Robinson, John Singleton Henry (Jack)
13th Battalion attached 12th Battalion, Welsh Regiment
Killed in action on Tuesday 24 September 1918 (aged 26)
Marteville Communal Cemetery, France (Grave C. 9)
Newtownards and District War Memorial
Newtownards Parish Church of Ireland Church (St Mark’s)
Queen’s University Belfast (QUB) War Memorial
Queen’s University Belfast (QUB) Book of Remembrance
Family grave headstone in Movilla Cemetery Newtownards
John Singleton Henry Robinson (known as Jack) was born on 19 March 1892 in North Street, Newtownards and he was the third son of James and Elizabeth (Eliza, sometimes Lizzie) Robinson (nee Whiteside) who were married on 7 April 1875 in Newtownards Parish Church of Ireland Church (St Mark’s). James Robinson (aged 19) was a son of Robert Robinson, a barber. Elizabeth Whiteside (aged 18) was a daughter of Andrew Whiteside, a chandler.
The Robinson family lived in West Street and later in North Street, Newtownards.
James Robinson worked as a barber (and later as an auctioneer) and he and Elizabeth had ten children including:
Elizabeth Whiteside (Lillie, born 23 September 1877 in North Street, Newtownards; died 21 December 1961 in Pittsburg, USA)
Joseph (born 15 September 1879 in North Street, Newtownards; died 21 February 1918)
Ruth (born 28 November 1881 in North Street, Newtownards)
Margaret (born 13 July 1884 in North Street, Newtownards; died 25 December 1891)
William James Whiteside (born 7 September 1887 in North Street, Newtownards)
Mary (born 26 December 1889 in North Street, Newtownards)
John Singleton Henry (born 19 March 1892 in North Street, Newtownards)
Robert (born 26 February 1894 in North Street, Newtownards; died 13 May 1951 in Pittsburg, USA)
Hugh (born 8 June 1896 in North Street, Newtownards)
Jack’s father James died of typhus on 27 December 1896 (aged 39) and was buried in Movilla Cemetery, Newtownards.
Jack’s mother Elizabeth died on 13 July 1932 (aged 73) and was buried in Allegheny Cemetery, Pittsburg, USA.
Prior to the outbreak of the Great War Jack Robinson worked as a teacher in the Model School Newtownards and then in St Barnabas’s and St Enoch’s in Belfast.
Several members of Jack’s family, including his mother, moved to the USA.
Jack joined the Queen’s University Belfast Officers’ Training Corps (OTC) and he obtained his commission as Second Lieutenant in October 1915. He went to France on 26 June 1916 as a Lieutenant in the Welsh Regiment. His brother, Corporal William James Robinson, served at the Front with the Engineers, US Army.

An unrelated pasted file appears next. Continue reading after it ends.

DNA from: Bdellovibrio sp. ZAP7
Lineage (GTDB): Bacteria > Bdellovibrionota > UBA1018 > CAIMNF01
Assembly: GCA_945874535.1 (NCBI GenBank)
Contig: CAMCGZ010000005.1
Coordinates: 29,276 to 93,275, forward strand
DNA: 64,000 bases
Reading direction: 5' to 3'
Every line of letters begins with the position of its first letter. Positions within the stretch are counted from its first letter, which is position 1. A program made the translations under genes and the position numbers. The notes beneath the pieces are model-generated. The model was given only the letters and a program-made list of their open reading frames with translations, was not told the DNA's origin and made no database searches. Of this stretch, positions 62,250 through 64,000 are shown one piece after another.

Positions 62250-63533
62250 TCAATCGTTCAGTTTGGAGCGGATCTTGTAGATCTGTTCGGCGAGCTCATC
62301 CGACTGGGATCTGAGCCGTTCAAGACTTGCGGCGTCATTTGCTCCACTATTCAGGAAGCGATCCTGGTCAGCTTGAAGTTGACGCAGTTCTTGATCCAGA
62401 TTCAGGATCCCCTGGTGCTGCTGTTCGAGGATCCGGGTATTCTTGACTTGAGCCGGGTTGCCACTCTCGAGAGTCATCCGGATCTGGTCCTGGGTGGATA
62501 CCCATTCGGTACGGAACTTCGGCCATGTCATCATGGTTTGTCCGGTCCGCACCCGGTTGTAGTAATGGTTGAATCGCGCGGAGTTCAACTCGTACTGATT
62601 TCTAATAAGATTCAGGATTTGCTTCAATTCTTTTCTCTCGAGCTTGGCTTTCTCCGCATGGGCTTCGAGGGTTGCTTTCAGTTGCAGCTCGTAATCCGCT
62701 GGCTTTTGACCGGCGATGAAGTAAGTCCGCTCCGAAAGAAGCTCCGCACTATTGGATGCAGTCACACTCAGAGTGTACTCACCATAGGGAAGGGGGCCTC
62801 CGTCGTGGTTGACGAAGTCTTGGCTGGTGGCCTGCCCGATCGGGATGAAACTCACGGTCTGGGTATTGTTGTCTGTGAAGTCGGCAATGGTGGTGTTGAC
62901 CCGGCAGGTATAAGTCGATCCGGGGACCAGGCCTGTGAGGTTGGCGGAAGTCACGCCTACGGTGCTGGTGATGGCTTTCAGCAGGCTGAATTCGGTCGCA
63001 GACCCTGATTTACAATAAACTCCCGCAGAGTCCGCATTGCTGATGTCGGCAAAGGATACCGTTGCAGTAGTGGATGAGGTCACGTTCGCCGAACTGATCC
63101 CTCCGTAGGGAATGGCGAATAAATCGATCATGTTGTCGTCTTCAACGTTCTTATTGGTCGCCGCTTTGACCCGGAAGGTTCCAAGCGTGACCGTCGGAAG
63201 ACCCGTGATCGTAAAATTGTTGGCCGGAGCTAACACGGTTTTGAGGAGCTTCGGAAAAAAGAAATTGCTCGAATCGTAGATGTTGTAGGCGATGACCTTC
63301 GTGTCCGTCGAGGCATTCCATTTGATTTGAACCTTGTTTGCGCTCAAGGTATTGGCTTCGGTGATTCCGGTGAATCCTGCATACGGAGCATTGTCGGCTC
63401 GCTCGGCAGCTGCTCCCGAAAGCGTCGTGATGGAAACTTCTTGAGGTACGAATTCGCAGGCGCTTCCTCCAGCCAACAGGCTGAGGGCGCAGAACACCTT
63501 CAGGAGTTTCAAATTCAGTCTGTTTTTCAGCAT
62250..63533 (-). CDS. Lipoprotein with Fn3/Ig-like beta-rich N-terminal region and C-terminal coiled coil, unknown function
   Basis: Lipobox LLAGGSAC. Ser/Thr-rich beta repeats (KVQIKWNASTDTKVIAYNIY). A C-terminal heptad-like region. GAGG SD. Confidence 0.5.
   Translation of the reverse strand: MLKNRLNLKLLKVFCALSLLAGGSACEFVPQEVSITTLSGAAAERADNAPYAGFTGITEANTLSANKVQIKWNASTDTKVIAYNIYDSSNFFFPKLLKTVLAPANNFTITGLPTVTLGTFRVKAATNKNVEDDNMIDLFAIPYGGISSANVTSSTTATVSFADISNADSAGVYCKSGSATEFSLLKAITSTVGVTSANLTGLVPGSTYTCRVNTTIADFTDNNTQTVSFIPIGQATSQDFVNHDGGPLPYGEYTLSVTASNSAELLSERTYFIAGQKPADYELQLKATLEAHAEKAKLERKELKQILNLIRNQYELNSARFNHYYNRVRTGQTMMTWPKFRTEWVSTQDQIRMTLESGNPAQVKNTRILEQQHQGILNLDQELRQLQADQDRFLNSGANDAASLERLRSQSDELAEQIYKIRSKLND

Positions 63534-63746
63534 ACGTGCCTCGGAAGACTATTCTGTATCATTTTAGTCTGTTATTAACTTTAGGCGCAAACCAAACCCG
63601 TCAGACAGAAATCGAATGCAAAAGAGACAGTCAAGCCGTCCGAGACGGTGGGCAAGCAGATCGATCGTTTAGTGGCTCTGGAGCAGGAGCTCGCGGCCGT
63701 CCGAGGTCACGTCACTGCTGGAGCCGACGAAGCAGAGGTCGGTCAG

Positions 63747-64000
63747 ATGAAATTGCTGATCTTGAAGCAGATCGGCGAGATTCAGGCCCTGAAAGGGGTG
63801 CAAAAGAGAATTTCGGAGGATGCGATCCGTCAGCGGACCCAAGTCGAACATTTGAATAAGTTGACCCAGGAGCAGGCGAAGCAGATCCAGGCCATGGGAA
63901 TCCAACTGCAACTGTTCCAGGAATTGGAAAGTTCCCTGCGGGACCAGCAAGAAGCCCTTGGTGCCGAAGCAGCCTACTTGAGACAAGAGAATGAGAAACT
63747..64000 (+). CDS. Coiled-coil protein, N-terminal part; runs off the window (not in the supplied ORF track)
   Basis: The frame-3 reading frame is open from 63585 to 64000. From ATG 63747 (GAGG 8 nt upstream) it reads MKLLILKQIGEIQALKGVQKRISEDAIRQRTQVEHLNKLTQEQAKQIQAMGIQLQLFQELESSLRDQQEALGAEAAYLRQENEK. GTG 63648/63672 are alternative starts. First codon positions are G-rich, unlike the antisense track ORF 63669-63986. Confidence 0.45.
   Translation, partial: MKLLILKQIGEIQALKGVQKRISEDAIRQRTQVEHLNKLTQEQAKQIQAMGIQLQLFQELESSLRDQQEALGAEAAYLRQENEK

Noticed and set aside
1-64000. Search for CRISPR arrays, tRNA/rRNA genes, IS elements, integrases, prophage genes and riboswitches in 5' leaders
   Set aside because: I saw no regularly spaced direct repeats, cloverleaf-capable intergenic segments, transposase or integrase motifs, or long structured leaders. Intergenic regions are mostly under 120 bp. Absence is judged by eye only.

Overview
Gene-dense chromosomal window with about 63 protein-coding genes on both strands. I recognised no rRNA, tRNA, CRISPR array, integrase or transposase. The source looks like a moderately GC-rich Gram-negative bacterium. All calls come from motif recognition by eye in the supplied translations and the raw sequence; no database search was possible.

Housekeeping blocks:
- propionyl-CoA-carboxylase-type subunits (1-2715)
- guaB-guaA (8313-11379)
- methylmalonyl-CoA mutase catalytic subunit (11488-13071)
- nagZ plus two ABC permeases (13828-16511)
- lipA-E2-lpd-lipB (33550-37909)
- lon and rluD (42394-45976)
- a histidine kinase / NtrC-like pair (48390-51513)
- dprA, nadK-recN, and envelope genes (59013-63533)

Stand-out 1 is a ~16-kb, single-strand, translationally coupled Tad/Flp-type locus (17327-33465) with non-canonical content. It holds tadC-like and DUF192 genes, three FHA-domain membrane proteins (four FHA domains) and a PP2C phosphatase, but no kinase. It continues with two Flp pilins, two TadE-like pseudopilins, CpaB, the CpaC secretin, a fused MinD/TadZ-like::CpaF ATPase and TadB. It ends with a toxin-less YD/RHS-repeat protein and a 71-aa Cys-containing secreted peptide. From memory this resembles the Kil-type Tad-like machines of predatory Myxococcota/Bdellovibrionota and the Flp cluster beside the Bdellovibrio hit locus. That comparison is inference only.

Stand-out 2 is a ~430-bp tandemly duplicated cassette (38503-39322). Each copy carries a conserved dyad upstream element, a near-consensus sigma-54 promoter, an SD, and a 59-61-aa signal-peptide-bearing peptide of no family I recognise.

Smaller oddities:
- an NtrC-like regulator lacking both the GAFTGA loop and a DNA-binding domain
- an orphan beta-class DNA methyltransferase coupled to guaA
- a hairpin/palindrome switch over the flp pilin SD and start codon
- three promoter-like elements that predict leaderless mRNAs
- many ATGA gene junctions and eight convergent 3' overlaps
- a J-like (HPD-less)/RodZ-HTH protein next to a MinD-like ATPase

In July 1916 Jack Robinson was wounded at the Somme when he was buried by a bursting shell. After treatment Lieutenant Robinson had a period of home leave and when he returned to duty he was posted to the 3rd Battalion at Cardiff. He returned to the front line and in March 1917 was admitted to hospital in Boulogne suffering from shell shock. In May 1917, he came home to Newtownards on convalescent leave for three weeks. Then he was posted for light duty with a battalion of his regiment stationed at Rhyl in Wales. He was promoted to the rank of Captain in February 1918.
Two weeks after a period of home leave in September 1918 Captain John Robinson (Robbie as he was known to his comrades throughout the battalion) was killed by a sniper’s bullet which passed straight through his head. Lieutenant Ivor Ajax wrote a letter of sympathy to Jack Robinson’s mother who was then living at 7308 Race Street, Homewood, Pittsburgh, USA and with it he enclosed a letter which Jack had asked him to send in the event of him being killed. Jack wrote the letter on 24 September 1918, the day he died:
‘Mother Darling, Brothers and Sisters
I am going into action again with my company and feel very proud indeed as I know it will do well. We all know that it is for a good cause, and as it is all in good hands we leave it at that. For myself, I trust in God as I have always done, and am prepared for anything that might happen. If we don’t meet again in this world we will meet in His glorious Kingdom, where struggles all cease. All I possess belongs to you, mother darling, and may God bless you all, and all my good friends. Au Revoir, your big loving son, Jack.’
Captain John Singleton Henry Robinson was 26 when he died and he was buried in Marteville Communal Cemetery, Attilly, Aisne, France.
Captain John Singleton Henry Robinson is commemorated on Newtownards and District War Memorial; in Newtownards Parish Church of Ireland Church (St Mark’s); on the QUB War Memorial; in the QUB Book of Remembrance (Page 47) and on the family grave headstone in Movilla Cemetery Newtownards.